House debates

Thursday, 5 August 2021


Offshore Petroleum and Greenhouse Gas Storage Amendment (Titles Administration and Other Measures) Bill 2021, Offshore Petroleum and Greenhouse Gas Storage (Regulatory Levies) Amendment Bill 2021; Second Reading

12:02 pm

Photo of Patrick GormanPatrick Gorman (Perth, Australian Labor Party, Shadow Assistant Minister for Western Australia) Share this | | Hansard source

On behalf of the member for Brand, who will be speaking shortly by teleconference, I move:

That all words after "That" be omitted with a view to substituting the following words:

"whilst not declining to give the bill a second reading, the House notes that:

(1) the Government has known about the impending decommissioning of a range of offshore assets in Australian waters since it was first elected eight years ago;

(2) while this legislation compels the National Offshore Petroleum Safety and Environmental Management Authority to regulate the financial assurance capabilities of offshore oil and gas producers, the Government has not provided any additional funding to the agency to undertake this critical task;

(3) the current legislation fails to include a comprehensive definition of what the permitted alternatives to complete removal requirements will be, making it possible for pipelines and concrete structures to be left in place without certainty over environmental, safety and well integrity outcomes; and

(4) the Government's lackadaisical approach to decommissioning reform has resulted in Australian taxpayers footing the bill for the Northern Endeavour fiasco, which has to date wasted $210 million of public money".

Photo of Kevin AndrewsKevin Andrews (Menzies, Liberal Party) Share this | | Hansard source

Is the amendment seconded?

Photo of Meryl SwansonMeryl Swanson (Paterson, Australian Labor Party, Shadow Assistant Minister for Defence) Share this | | Hansard source

It is seconded. I reserve my right to speak.

12:04 pm

Photo of Madeleine KingMadeleine King (Brand, Australian Labor Party, Shadow Minister for Trade) Share this | | Hansard source

[by video link] I thank the member for Perth and the member for Paterson for moving and seconding my second reading amendment in my absence. Briefly on indulgence, I would really like to thank the Speaker and all the presiding officers as well as the Department of Parliamentary Services, especially those in the broadcast team, for being able to organise my first remote access into this parliament from my electorate office in Rockingham, in the seat of Brand. Thank you very much.

Today, on behalf of the Labor Party, I am speaking in support of the Offshore Petroleum and Greenhouse Gas Storage Amendment (Titles Administration and Other Measures) Bill 2021 as well as the Offshore Petroleum and Greenhouse Gas Storage (Regulatory Levies) Amendment Bill 2021. Again, I note the second reading amendment, particularly point 4: the government's lackadaisical approach to decommissioning reform which has resulted in Australian taxpayers footing the bill for the Northern Endeavour fiasco, which has to date—as the member for Perth noted—wasted over $210 million of public money.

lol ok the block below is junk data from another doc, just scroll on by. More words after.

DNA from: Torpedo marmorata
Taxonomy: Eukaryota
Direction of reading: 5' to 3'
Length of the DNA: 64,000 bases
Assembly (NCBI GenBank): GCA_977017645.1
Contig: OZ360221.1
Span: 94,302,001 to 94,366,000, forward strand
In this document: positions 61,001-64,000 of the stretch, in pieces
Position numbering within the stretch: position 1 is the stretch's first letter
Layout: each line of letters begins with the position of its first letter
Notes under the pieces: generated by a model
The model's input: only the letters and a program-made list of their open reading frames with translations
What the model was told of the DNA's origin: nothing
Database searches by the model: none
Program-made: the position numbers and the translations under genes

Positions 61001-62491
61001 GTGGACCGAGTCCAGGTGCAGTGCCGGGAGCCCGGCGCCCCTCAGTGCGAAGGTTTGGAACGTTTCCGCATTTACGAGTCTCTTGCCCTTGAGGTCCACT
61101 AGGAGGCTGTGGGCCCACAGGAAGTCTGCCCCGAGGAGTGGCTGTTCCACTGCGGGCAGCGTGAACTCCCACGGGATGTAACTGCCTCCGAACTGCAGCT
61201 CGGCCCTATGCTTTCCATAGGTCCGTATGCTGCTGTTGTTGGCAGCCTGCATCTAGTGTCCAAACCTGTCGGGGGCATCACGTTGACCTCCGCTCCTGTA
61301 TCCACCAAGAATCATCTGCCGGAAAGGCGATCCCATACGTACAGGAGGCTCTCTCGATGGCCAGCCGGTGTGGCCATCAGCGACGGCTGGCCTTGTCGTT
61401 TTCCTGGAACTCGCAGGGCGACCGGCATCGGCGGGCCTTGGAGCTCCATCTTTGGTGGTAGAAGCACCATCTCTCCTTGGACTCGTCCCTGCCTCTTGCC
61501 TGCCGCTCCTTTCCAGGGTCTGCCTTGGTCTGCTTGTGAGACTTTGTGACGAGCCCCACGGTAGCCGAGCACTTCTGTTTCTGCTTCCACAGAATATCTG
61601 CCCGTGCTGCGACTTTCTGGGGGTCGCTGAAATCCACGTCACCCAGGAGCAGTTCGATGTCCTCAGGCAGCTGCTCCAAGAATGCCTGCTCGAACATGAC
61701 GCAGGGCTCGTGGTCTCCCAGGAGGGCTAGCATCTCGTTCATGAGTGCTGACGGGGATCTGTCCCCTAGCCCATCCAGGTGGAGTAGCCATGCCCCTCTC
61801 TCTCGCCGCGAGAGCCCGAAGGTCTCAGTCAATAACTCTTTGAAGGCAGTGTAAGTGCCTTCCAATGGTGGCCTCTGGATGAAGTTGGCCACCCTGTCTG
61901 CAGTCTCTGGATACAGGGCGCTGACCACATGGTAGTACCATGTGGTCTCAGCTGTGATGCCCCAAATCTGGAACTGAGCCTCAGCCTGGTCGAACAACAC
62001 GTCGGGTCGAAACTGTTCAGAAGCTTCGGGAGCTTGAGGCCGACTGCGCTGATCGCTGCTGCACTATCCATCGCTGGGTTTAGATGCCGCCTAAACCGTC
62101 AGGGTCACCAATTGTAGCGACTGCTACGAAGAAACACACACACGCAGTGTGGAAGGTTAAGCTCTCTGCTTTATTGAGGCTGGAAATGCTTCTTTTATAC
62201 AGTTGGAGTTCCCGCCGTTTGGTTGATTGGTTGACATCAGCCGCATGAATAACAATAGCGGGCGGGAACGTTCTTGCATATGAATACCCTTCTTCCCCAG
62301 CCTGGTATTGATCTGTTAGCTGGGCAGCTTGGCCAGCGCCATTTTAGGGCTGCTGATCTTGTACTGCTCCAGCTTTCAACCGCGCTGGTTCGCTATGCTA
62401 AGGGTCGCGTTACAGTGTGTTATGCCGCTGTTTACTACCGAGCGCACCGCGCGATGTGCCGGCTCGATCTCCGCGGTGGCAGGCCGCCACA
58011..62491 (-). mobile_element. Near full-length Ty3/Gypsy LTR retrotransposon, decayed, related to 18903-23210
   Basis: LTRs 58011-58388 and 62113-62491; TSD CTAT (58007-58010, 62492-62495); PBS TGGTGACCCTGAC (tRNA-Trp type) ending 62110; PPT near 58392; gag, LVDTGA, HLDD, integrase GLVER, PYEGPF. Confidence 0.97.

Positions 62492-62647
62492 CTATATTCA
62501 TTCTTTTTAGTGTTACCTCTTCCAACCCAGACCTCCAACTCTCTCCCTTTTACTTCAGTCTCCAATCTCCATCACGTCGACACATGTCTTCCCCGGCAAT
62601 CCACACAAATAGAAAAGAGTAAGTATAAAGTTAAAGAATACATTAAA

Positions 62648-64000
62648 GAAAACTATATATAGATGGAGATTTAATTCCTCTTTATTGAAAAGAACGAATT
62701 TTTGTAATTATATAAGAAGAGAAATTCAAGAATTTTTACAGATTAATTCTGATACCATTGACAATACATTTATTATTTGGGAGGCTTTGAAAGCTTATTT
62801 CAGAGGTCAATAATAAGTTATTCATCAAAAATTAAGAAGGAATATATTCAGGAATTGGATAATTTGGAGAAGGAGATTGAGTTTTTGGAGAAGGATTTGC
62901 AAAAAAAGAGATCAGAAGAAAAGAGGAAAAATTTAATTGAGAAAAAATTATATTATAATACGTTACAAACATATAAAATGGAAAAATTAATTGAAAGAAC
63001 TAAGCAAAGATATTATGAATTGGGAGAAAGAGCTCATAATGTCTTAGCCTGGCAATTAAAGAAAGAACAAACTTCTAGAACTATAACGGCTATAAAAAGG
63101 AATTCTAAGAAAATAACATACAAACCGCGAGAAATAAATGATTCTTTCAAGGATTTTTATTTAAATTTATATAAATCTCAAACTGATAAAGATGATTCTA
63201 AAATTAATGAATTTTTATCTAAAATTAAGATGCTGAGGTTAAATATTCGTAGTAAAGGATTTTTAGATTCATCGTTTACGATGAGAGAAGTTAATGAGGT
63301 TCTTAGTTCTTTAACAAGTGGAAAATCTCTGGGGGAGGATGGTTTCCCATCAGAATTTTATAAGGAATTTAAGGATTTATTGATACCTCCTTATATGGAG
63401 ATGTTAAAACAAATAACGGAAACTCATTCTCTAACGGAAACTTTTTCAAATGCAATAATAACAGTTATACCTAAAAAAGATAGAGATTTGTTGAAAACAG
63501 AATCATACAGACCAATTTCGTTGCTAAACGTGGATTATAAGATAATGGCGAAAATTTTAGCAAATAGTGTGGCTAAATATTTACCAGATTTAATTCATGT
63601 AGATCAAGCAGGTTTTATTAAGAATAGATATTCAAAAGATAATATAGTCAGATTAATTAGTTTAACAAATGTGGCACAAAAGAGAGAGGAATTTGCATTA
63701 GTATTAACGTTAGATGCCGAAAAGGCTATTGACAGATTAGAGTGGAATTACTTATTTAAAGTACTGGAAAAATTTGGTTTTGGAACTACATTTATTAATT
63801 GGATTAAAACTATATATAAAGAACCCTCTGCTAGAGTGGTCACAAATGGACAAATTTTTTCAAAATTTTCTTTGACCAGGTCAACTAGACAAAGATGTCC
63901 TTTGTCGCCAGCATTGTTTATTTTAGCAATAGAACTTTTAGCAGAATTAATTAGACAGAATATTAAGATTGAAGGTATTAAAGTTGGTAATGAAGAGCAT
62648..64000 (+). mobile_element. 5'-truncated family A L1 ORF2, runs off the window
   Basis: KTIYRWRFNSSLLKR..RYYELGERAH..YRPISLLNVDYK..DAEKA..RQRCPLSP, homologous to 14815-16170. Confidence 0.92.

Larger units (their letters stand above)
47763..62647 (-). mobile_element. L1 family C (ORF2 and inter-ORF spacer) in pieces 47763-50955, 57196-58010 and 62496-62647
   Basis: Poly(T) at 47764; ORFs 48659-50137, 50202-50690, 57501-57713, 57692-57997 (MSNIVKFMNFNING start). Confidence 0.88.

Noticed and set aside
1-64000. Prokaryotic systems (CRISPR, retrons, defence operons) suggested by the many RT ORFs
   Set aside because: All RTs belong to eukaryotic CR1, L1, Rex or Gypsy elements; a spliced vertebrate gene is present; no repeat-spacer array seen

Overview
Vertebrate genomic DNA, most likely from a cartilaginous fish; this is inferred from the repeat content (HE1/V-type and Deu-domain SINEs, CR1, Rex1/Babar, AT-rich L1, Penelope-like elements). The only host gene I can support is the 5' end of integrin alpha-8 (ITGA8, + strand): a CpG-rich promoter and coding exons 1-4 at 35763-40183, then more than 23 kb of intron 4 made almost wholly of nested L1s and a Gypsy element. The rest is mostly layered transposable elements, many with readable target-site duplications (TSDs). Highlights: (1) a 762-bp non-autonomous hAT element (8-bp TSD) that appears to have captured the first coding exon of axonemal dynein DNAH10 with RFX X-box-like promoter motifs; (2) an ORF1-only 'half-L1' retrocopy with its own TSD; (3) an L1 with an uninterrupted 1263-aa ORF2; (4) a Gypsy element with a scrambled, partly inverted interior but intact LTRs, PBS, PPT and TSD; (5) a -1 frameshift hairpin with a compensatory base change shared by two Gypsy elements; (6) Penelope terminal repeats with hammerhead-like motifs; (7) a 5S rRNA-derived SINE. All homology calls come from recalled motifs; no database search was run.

I for one am very glad that the government has finally accepted the need for reform in this crucial policy area, the decommissioning of offshore oil and gas assets. The minister argues that the time is now ripe for Australia's regulatory framework to catch up with demand. But I would ask: Why now? Why not two years ago? As with many things with this government, they are far more concerned with the announcements and political stunts rather than meaningful reform in the interests of all Australians. This government, which has been in power for nearly a decade, had to wait for the Northern Endeavour fiasco and bail out disaster to address the glaringly obvious reform that is required. The government weren't the ones to foot the bill for this problem; it is the Australian taxpayer that foots the bill for this problem. If it wasn't for the Northern Endeavour fiasco falling at the foot of the government, would they have acted at all? I question that entirely.

I will take us through the background of what's happened here in the lead-up to bringing this bill to this parliament. To explain, decommissioning is a process through which all equipment, infrastructure and wells associated with petroleum and gas activity are safely removed when no longer used or required. Currently, the complete removal of infrastructure and the plugging and abandonment of wells is the default decommissioning requirement under the Offshore Petroleum and Greenhouse Gas Storage Act. This is entirely consistent with Australia's international obligations, primarily under the United Nations Convention on the Law of the Sea and the London Convention associated protocol, to remove disused installations and structures to preserve and protect the marine environment.

Options other than complete removal may be considered; however, the titleholder must demonstrate the alternative decommissioning approach delivers equal or better environmental safety and well integrity outcomes compared to complete removal and that the approach complies with all other legislative and regulatory requirements. However, this is set out only in guidelines, and the legislation at hand does not adequately define the criteria by which alternative decommissioning approaches will be permitted.